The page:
To help mark UEFA's Jubilee in 2004, each national association was asked to nominate its most outstanding player of the past 50 years. Latvia chose Aleksandrs Starkovs as their Golden Player.
Since independence in 1991, Latvia have produced a number of quality players, the most renowned being Marians Pahars, Maris Verpakovskis, Igors N Stepanovs and Aleksandrs Koliņko.
However, nobody was really surprised when the Latvian Football Federation (LVA) nominated Aleksandrs Starkovs, then the national team coach, as the best footballer in the country's history. Starkovs the player starred for Daugava Riga, the leading Latvian team in Soviet times, up until the late 1980s.
Born in the small town of Madona in 1955, he began playing at the age of ten, and got his big break when he joined Daugava in 1975. It was the start of a fine career. "I joined Daugava in October 1975 – I was only 20 and considered myself very lucky to be at such a famous club. Before that I had been playing amateur football with the Technical University team." Sergei Korshunov was the coach who signed him.
Remembering his top-flight debut, Starkovs said: "We were playing in Liepaja and I came on as a second-half substitute. We could only manage a disappointing draw, but I was so excited about playing top-level football that I forgot my main job on the field – to score goals. Maybe I don't remember it so well because it was a poor performance."
The young striker soon found his feet, however. As Daugava pushed for promotion to the Soviet top flight in 1977, Starkovs topped the second-division scoring charts with 26 goals, earning a move to FC Dinamo Moskva. Yet after failing to adapt to life in the Russian capital, he returned to Daugava in search of first-team football.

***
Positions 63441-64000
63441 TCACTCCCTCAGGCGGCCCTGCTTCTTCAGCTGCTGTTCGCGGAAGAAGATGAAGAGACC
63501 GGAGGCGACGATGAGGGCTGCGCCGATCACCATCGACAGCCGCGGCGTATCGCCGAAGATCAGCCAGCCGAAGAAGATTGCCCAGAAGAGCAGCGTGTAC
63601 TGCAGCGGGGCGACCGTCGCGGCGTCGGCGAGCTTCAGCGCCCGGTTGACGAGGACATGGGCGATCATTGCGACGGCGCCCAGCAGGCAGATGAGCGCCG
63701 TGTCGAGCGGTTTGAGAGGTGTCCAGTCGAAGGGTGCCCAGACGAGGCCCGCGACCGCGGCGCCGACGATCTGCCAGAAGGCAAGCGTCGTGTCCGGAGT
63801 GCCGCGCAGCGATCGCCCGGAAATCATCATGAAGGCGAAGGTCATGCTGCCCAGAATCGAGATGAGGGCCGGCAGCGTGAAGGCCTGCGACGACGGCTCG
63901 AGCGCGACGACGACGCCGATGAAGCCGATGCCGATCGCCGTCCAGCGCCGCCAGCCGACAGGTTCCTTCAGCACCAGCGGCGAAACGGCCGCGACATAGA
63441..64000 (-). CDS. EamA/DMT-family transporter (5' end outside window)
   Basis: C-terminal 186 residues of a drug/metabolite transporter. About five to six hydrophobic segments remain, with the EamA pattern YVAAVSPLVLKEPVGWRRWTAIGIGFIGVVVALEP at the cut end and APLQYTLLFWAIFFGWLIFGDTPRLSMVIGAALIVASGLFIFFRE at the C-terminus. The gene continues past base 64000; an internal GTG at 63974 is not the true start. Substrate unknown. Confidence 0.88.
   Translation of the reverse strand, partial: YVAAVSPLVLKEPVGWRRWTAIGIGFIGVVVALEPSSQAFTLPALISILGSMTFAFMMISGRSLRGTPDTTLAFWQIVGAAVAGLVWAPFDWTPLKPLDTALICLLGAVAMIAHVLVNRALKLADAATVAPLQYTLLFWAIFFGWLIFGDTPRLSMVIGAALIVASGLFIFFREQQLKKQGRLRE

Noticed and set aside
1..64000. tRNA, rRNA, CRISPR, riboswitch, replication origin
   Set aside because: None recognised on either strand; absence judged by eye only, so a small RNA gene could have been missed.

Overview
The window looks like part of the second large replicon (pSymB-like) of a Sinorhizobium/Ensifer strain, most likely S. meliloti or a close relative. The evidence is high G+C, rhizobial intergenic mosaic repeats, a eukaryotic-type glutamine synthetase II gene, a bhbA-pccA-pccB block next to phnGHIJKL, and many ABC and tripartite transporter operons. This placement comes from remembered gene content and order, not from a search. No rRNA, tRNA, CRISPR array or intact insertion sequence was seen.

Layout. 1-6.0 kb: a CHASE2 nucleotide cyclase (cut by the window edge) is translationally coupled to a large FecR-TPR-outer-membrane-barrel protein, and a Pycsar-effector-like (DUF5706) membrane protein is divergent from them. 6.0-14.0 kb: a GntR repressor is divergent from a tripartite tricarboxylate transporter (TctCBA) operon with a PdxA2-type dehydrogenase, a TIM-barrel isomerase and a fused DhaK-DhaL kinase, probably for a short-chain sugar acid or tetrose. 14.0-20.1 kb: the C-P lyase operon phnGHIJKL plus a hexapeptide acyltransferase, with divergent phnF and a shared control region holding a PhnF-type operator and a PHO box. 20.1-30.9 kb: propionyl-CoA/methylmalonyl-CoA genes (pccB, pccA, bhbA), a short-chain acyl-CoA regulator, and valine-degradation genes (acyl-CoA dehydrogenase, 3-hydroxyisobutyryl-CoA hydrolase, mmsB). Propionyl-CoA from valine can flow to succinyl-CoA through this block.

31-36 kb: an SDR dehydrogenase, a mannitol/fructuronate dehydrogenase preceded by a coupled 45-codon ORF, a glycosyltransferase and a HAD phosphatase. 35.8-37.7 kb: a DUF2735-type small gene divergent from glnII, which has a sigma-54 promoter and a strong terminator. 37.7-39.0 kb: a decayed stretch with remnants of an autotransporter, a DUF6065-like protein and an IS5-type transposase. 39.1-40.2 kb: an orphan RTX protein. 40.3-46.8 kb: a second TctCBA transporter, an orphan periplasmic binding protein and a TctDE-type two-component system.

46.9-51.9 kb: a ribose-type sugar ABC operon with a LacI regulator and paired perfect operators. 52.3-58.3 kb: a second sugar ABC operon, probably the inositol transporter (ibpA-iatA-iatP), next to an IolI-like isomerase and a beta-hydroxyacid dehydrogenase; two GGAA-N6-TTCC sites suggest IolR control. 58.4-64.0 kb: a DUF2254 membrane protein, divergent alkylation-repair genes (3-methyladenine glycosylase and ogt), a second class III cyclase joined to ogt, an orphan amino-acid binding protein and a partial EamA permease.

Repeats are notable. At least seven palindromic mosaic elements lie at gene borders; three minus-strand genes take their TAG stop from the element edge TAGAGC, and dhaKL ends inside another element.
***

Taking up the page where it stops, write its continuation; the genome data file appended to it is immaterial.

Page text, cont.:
Starkovs became a fixture in the team during a mixed period for Daugava. Coach Eduards Vlasovs was replaced by Oleg Bondarenko, who then made way for Jānis Skredelis in 1983. It was under Skredelis that he played the best football of his career. "My mentors were Jānis Skredelis and Vadims Ulbergs, and I am really grateful to them," he said.
In all, he scored 110 goals in 303 games in the Soviet league. "Yes, it's a lot of goals. However, looking back on my career, the goals I really rate are the ones I scored in the USSR Cup against top teams like Spartak Moskva or Shakhtar Donetsk. And I was really happy to put one past Spartak's Rinat Dasaev, who was the best keeper in the world the time," he said.
Starkovs finally retired from playing in 1989, mainly because of injuries, his dreams of promotion to the Soviet top flight never fulfilled. "It's a pity that we didn't get promoted because the whole republic was behind us and we were really close." Yet he made amends for that failure when, as national coach, he made history with Latvia by taking them to their first major tournament at UEFA EURO 2004. "I hope that Latvian qualification for EURO 2004 will help us forget Daugava's failure," he said.
He had begun his coaching career alongside Skredelis at Daugava in 1990, before progressing to the national team via Skonto FC. "At the end of my last year as a player, I went to a coaching school in Moscow. I was done as a player and became a coach," he said. After stepping down as national coach in November 2004, Starkovs took the helm at Russian Premier League side FC Spartak Moskva and led them to second place in his first season in charge before resigning in 2006.
He resumed his role as Latvia national coach in 2007 and in 2010 combined it with a season's coaching at Skonto – whom he led to the Virsliga title. In January 2011, he took charge of Azerbaijan's Bakı FK while continuing as Latvia coach.
Last updated: 1 February 2011
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